Michaelmas or Easter daisies (Aster novi-belgii) were once popular in gardens, but are rarely seen now. They are herbaceous perennials with upright, much-branched stems on which masses of small daisies are produced in late summer and autumn. The flowers range in colour from white through pale lilac blue, mauve, purple and pink to deep reddish plum. They can be planted in mixed borders and can also be used effectively in beds on their own. The taller varieties often need staking, and are best planted at the back of garden beds.
New dwarf varieties which don’t need staking are now available at nurseries. AsteeTM Asters, as they are called, have full-double flowers in an assortment of colours.
Michaelmas daisies are easy to grow. Plant them in full sun in a rich, moisture-retentive soil. When they die down in winter cut the dead stems back to ground level. When the new shoots appear in spring, apply a mulch of well-rotted manure or compost to which fertiliser has been added. Lift and divide the clumps every second or third year in winter.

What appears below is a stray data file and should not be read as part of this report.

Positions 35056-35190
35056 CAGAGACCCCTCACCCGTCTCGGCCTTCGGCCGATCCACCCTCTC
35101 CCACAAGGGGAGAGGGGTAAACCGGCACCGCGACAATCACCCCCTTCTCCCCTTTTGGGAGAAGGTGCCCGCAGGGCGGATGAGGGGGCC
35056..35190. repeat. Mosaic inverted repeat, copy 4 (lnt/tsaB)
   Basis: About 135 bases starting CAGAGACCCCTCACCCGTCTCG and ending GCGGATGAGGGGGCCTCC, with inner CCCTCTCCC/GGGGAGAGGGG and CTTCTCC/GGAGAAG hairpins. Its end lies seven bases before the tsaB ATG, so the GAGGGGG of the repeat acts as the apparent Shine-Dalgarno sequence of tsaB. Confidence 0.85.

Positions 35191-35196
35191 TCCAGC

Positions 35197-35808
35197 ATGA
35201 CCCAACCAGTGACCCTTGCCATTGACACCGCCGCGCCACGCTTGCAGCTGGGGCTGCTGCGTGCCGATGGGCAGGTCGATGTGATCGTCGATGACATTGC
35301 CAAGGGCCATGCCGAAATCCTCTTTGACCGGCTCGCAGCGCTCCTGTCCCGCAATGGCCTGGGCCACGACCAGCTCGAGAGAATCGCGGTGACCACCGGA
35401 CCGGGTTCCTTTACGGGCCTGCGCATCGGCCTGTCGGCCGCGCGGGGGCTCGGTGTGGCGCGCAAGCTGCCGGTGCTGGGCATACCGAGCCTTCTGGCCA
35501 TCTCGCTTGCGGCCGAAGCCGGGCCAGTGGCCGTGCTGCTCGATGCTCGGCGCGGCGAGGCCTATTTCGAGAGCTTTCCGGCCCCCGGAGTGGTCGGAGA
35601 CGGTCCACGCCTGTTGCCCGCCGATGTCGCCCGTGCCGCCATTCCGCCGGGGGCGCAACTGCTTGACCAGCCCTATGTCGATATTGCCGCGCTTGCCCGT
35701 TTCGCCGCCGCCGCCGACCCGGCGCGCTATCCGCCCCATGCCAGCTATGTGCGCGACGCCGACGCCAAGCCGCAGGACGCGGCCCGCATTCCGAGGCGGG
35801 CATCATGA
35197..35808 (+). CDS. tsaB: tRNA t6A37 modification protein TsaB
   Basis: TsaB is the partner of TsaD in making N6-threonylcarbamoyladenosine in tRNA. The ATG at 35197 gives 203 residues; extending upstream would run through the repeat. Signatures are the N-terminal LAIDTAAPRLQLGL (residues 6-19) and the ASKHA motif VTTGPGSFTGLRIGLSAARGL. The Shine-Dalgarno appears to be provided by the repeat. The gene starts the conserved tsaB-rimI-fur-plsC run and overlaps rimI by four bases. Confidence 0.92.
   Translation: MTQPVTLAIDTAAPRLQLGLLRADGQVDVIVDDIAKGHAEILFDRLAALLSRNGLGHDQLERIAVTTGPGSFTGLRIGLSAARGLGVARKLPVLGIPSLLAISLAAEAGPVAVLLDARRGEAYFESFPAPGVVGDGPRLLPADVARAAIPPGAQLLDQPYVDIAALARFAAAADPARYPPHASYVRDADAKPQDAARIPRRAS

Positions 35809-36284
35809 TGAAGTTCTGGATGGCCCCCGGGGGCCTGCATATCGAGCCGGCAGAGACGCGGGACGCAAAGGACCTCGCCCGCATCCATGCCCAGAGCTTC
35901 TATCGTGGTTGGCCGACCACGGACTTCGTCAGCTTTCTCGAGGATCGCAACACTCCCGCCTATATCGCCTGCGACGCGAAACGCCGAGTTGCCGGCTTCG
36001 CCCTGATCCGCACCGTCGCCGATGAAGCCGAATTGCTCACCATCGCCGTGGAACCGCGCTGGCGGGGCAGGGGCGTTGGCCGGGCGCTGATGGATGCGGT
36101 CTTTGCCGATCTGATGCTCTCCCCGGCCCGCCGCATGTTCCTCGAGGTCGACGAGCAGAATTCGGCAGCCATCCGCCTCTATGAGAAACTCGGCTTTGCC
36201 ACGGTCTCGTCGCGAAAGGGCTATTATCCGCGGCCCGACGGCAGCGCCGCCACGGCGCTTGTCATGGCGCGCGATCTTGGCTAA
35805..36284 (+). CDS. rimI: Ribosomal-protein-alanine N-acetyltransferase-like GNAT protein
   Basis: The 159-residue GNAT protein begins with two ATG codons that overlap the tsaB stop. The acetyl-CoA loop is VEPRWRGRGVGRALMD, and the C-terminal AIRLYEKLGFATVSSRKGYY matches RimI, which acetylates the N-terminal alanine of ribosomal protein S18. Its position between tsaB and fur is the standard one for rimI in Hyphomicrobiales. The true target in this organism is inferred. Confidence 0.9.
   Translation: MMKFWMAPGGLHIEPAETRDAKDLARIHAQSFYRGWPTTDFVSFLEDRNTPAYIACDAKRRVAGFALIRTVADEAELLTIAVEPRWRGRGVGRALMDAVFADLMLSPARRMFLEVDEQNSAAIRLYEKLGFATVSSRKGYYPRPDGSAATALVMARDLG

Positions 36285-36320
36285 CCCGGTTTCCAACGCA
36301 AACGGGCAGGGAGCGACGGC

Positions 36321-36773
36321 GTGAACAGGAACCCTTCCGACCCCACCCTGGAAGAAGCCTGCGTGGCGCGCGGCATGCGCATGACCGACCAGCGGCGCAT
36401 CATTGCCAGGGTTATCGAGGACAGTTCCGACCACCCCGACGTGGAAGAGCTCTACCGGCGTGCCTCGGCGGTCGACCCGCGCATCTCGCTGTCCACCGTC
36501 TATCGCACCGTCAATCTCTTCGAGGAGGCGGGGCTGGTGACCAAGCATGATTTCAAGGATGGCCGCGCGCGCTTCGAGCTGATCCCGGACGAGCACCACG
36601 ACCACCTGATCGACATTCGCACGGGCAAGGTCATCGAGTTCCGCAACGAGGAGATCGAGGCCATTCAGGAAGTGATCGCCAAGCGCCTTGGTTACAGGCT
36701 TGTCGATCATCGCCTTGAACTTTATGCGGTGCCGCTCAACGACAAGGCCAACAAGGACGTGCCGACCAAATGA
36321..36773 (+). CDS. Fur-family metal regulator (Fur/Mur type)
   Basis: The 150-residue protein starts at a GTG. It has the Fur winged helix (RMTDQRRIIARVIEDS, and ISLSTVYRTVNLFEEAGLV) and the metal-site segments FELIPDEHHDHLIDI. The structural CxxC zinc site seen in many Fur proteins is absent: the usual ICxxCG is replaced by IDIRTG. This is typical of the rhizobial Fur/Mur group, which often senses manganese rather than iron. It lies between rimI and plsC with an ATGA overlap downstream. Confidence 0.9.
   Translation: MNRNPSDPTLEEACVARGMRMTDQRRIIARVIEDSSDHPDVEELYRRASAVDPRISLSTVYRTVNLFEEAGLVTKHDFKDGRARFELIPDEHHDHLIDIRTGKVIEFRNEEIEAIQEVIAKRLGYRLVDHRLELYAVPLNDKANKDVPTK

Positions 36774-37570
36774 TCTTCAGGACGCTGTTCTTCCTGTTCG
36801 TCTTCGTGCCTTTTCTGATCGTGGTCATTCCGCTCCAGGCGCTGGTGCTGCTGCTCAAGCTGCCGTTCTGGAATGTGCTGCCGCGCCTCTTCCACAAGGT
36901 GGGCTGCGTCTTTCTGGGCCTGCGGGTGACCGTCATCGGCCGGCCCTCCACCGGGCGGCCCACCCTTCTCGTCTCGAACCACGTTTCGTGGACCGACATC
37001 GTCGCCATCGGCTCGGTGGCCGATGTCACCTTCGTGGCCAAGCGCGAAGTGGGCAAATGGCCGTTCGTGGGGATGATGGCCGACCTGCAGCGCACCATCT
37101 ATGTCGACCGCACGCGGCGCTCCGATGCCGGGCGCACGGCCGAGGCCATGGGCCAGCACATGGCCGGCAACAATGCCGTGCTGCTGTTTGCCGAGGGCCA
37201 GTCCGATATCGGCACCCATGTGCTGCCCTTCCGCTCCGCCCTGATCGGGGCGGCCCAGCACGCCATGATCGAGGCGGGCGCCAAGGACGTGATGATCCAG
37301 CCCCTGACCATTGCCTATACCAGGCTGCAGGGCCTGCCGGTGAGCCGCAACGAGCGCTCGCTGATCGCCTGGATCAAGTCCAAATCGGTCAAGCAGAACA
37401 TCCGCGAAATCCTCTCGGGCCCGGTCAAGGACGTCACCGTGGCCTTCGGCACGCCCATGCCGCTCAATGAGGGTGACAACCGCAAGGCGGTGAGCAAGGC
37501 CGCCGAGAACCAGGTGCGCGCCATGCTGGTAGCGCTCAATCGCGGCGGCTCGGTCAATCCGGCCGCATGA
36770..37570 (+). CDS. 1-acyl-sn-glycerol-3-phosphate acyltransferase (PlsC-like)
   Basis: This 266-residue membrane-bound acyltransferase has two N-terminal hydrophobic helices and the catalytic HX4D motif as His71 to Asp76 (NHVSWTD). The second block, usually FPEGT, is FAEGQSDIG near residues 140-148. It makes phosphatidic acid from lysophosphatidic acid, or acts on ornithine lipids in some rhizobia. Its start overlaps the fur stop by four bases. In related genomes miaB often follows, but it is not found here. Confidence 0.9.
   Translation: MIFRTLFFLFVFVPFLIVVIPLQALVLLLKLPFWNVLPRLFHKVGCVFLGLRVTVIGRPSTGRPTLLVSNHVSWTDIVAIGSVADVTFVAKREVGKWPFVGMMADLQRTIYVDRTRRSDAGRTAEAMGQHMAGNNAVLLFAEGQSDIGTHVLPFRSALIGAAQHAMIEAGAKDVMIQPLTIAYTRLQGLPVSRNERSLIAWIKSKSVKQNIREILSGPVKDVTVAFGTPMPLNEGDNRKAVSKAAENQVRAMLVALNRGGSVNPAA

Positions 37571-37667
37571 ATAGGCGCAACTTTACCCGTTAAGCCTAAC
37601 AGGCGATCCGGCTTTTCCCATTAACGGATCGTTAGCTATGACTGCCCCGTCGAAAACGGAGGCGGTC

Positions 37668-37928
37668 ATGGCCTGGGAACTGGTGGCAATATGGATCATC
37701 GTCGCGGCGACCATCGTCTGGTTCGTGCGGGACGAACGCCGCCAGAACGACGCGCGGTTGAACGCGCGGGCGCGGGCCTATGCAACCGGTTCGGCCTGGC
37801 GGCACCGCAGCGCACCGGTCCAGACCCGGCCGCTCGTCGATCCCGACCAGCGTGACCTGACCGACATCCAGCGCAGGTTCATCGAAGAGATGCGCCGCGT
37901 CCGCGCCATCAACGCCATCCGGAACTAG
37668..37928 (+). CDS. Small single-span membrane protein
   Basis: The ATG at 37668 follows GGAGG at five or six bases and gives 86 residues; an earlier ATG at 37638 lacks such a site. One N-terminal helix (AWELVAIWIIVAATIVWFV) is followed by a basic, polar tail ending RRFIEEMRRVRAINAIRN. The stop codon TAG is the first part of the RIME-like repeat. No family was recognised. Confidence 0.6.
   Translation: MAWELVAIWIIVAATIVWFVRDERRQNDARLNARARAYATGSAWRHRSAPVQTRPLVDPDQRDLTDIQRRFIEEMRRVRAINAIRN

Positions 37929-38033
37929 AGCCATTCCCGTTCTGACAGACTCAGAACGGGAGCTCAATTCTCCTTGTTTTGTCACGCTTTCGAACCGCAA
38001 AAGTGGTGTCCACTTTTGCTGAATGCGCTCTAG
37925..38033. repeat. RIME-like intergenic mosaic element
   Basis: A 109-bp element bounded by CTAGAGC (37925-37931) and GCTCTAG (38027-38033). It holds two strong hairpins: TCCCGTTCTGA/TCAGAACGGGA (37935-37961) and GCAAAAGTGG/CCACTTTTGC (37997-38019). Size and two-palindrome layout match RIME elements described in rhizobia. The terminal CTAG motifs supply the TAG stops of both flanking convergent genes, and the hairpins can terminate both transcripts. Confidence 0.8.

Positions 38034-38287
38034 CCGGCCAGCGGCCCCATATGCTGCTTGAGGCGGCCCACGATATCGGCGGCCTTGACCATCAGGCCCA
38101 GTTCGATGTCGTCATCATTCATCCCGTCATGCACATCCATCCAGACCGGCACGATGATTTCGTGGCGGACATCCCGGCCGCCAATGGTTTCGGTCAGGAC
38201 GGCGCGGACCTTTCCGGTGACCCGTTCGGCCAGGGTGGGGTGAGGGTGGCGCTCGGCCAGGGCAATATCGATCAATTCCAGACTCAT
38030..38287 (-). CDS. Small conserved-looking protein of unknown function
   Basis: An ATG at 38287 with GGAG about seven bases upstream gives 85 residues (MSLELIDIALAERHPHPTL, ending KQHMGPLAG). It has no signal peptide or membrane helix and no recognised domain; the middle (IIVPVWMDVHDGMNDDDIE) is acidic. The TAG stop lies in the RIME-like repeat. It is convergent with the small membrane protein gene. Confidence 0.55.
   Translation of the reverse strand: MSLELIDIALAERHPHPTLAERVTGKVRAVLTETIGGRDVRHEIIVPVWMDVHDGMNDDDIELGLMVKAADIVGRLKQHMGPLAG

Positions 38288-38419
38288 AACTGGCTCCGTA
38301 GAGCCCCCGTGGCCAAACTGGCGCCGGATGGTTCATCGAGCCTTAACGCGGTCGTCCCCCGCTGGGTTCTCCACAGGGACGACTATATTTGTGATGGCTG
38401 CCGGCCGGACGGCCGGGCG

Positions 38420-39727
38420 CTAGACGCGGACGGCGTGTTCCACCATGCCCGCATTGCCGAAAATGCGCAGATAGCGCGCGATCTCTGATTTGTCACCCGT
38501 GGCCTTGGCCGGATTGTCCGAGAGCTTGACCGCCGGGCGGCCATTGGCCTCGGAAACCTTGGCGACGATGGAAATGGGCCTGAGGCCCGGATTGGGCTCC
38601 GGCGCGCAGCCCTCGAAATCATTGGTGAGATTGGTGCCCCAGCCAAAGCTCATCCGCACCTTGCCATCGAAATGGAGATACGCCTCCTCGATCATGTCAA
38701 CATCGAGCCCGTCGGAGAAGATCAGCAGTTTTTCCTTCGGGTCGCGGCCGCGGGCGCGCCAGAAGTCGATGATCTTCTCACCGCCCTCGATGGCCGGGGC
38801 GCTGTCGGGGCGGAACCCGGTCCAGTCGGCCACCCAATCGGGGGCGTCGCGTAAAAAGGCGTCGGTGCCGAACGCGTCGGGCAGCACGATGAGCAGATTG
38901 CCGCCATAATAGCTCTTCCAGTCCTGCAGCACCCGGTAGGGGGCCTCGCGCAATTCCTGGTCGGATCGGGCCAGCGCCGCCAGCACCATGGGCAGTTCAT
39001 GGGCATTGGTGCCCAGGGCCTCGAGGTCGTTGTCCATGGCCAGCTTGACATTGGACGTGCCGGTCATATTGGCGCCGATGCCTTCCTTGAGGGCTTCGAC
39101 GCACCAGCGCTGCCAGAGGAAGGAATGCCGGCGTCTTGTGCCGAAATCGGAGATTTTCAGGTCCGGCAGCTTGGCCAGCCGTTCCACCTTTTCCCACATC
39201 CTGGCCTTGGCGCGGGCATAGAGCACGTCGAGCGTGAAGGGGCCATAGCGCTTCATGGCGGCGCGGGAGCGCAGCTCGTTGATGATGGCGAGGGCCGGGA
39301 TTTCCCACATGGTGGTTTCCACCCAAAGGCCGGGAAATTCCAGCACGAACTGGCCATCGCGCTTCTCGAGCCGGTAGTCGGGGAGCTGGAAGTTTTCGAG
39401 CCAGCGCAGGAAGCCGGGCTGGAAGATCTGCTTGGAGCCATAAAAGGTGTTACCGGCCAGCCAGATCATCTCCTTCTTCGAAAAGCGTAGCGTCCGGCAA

If symptoms of Powdery Mildew or Botrytis (grey mould) are noticed, spray with an appropriate fungicide (for example Baycor). When the diseased plants die off after flowering in autumn, put the above-ground parts in a plastic bag and dispose of them in the garbage bin.
A. novi-belgii was introduced from North America into Britain in 1710. In England these plants bloomed at the same time as St Michael’s Day was celebrated, and so they became associated with the festival of Michaelmas and were given its name.
Michaelmas daisies belong to the genus Aster, but the things everyone calls asters belong to the genus Callistephus. The China aster (Callistephus chinensis) is an annual plant from China. The individual flowers are much larger than those of the Michaelmas daisy, but they come in a similar range of pastel colours. Peter Valder thinks that both the Michaelmas daisy and the China aster are delightful, old-fashioned flowers which deserve to be given another chance in our gardens.
Michaelmas daisies are available Australia-wide in a range of colours. Astee asters in full flower cost around $10-$12 for 140mm (6″) pots. Perennial asters are also available from specialist cottage and perennial nurseries in 125cm pots for around $6-$7 mail order, for example, Lambley Nursery, ‘Burnside’, Lesters Road, Ascot, Vic 3364; phone: (03) 5343 4303. Michelmas daisies are also sold in large bunches at florists at this time of the year.
China asters are available as seed or seedlings for planting in spring.
To find out more about Michaelmas daisies, see Peter Valder’s article in the April edition of the Burke’s Backyard magazine. It is on sale at newsagents for $4.60.